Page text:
The concept of, and concerns about production costs are so .... mercantile.
That was an era in commerce that is long past, and now out-dated. Arguably, the peak occurred in 1637, in the Netherlands, when the price of tulip bulbs, imported from Turkey, collapsed from 2500 florins (also known as Dutch guilders) to very little. Some people “had gone mad” for tulips. Or was it that they were simply mad? Shades of prevailing property and share prices in a range of marketplaces.
In the instance of tulips the bursting of the bubble had little or nothing to do with costs. An unexpected and rapid disruption to the supply had people take pause and re-evaluate the “true value” of a tulip bulb.
The consequences were immediate, widespread and dramatically substantial. This is a lesson relevant to all at this time.
Andrew Carnegie, the US industrialist, may well have argued that production, commerce and industrial might had attained their zenith in the late 1800s.
In reality, it is immaterial. Market presence, success, sustainability, wealth, value and intellectual property worth have evolved from material goods to the intangibles, of information, intelligence and communication.
Quantifying the value and worth of brands, products, services and skills is increasingly difficult, and highly subjective. One person's junk (mail) is another's treasure!
Moreover, an abundance of information is readily available to all .... and sundry. What's more, a lot of it is accessible free-of-charge.
The capacity to retrieve, collate, analyse and selectively disseminate intelligence is a key determinant in a sound measure of worth in the prevailing digital era.
Typically, the cost of producing, using, sharing and supplying information and intelligence is typically minimal, marginal, or possibly, even zero.
THE REAL ISSUE
Among the traditional, established and recognised barriers of entry are production costs. These include capital outlays, premises, materials, inventory, workforce, supply chains and distribution returns.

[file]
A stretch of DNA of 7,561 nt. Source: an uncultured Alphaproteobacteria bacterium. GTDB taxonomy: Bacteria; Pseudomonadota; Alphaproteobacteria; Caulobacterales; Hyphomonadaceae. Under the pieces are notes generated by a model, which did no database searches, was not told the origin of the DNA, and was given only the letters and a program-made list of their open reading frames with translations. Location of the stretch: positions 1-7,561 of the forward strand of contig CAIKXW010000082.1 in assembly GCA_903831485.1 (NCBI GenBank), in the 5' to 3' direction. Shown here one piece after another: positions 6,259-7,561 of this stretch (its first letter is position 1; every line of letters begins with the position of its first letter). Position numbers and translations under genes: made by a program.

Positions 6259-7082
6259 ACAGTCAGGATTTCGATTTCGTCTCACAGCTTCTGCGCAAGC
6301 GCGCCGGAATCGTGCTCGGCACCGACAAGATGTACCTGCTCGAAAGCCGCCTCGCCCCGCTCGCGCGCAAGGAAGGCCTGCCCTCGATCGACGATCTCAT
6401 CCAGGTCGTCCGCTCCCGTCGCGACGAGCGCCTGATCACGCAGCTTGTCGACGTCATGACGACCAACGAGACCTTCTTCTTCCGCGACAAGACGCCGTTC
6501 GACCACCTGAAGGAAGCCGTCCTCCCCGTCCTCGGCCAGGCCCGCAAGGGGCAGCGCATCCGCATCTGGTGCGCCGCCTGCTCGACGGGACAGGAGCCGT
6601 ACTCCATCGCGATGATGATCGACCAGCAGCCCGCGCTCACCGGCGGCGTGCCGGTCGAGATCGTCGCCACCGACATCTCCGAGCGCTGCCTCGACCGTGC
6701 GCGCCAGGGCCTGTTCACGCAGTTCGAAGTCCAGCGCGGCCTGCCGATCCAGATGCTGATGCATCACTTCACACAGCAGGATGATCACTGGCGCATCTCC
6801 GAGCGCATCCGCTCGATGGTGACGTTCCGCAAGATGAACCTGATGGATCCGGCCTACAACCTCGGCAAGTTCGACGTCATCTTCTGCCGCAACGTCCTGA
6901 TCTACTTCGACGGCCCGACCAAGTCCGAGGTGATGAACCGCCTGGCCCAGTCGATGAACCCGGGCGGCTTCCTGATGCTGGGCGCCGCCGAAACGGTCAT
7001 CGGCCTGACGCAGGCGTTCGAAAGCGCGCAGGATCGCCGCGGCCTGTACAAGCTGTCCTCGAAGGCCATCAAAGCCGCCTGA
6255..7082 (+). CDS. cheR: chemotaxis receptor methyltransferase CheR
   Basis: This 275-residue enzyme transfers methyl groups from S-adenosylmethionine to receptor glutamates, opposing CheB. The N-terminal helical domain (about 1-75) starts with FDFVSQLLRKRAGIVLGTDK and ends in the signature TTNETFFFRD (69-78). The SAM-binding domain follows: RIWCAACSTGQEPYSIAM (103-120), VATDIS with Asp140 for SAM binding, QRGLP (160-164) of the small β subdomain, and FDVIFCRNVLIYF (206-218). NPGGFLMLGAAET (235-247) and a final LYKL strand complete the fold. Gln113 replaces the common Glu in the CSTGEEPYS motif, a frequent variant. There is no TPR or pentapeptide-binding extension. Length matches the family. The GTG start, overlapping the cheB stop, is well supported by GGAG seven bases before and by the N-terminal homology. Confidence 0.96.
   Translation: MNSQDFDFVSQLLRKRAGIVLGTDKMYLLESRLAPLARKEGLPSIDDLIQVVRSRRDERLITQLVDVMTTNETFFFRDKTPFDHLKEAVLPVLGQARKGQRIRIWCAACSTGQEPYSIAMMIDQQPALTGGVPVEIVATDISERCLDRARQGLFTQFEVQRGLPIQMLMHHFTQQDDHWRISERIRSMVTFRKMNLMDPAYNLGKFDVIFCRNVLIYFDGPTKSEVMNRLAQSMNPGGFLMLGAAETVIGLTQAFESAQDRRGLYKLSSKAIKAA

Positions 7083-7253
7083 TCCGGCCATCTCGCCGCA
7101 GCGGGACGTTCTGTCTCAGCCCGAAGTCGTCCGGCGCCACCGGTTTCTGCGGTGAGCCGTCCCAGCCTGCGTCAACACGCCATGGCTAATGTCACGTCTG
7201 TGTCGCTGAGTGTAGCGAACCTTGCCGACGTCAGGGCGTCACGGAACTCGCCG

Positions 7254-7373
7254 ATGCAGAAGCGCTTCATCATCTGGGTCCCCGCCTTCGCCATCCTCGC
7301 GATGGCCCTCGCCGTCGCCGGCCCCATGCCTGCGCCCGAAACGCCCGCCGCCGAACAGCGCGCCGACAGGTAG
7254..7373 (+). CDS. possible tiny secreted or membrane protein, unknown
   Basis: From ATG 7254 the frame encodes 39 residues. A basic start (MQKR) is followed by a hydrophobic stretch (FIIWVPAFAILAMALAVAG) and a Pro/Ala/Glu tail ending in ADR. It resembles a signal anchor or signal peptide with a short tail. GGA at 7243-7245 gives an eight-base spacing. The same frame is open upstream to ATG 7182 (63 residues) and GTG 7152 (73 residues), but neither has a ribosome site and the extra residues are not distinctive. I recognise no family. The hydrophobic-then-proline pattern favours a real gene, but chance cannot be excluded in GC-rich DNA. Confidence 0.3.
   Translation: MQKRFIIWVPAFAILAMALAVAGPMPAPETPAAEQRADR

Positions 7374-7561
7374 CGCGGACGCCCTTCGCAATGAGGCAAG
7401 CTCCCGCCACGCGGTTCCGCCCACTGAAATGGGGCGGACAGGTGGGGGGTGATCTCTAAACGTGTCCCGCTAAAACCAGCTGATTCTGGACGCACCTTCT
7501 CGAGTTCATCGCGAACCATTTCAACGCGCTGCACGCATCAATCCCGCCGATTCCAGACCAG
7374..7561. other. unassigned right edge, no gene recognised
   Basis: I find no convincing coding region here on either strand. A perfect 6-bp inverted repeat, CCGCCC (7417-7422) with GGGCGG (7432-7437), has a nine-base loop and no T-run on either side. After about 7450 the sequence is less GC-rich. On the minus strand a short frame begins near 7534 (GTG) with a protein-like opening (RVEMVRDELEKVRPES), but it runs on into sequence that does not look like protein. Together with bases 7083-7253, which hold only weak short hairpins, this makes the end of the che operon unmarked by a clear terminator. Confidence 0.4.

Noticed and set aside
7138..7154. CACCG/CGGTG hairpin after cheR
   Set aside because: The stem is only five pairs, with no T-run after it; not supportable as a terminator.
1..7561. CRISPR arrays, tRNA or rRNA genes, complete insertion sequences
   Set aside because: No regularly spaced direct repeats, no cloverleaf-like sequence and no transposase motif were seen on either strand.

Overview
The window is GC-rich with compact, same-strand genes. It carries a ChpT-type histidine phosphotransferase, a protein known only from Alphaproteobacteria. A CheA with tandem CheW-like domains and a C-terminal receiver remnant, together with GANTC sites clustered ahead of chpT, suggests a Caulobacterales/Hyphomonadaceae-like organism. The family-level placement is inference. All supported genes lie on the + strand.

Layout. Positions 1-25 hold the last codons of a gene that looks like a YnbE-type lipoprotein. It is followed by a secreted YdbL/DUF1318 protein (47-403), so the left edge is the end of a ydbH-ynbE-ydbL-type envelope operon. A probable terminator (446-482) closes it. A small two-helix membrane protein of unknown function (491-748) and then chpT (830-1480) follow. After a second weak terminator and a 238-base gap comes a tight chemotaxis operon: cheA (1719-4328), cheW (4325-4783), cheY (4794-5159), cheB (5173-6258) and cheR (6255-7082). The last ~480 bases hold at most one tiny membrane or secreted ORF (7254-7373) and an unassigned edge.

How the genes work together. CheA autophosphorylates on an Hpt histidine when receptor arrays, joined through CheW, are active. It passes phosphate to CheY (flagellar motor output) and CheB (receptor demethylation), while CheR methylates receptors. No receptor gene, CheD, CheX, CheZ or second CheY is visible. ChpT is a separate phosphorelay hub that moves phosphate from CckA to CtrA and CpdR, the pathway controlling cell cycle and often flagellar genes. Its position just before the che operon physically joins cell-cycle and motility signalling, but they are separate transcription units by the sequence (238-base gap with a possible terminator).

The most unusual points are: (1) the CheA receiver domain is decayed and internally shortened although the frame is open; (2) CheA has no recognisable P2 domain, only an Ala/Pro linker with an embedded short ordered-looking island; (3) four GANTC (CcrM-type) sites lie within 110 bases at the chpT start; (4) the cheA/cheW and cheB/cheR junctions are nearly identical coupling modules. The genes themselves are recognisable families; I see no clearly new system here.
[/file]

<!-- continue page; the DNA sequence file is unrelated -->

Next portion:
Individually and collectively, these could be, and were, formidable impediments, barriers and filters. Risk:Benefit analyses could be centred, and the conclusions determined, on these factors alone. No longer.
Original, “ground-breaking” products and services do require considerable investments in time, money, resources and people.
However, late-entrants into a product/service range, marketplace and sector can enjoy low-cost carriage by those “Barbarians at the Gate,” who are keen to intrude on the operations, presence and revenues of established market innovators and leaders.
The fundamental reasons are very conspicuous. While production costs can be, and often are, very high , reproduction costs tend to be minimal.
Original equipment manufacturers with enviable brand names like Caterpillar, Komatsu and the like, find it difficult to counter prompt, efficient and effective intrusions by unbranded interlopers. Today, reproduction does not imply inferior quality.
Protecting the integrity of intellectual property, design, processes and ingredients is becoming increasingly difficult. Patent– and copyright protection is difficult, expensive and time-consuming to invoke, enforce, police and maintain.
There will doubtless be increasing circumstances of “IBM-compatible” products and service offers, as a consequence of 3-D copying and similar technologies and capabilities.
Therefore, accelerated cash-flow positive returns will be possible, enjoyed and shared by “Johnny-come-lately” competitors, and substitutes.
Product lifecycles will inevitably be shortened, margins narrowed and exclusivity-price premiums curtailed, if not eliminated because reproduction is cost-free.
THE NEED FOR URGENCY
The increasing emergence of inequitable, low-cost reproductions in crowded, competitive and static marketplaces will underscore the need for all entities to place greater emphasis and value on enhanced productivity.
Windows-of-opportunity will be limited, product lifecycles concertinaed, investment return ratios will necessarily be refined, and risk-tolerance criteria will be reassessed.
A week may be a long time in politics. In business, the cycle may extend to, say three years, but seldom much longer.
Self-induced obsolescence will be considered a virtue.
Production costs may appropriately be outsourced, allowing product/service innovators and entrepreneurs the opportunities and needs to embrace the reality of utilising, profiting and creating wealth from stark and confronting NIL reproduction costs.
That will take a change in the business modelling and most likely a change in mindset.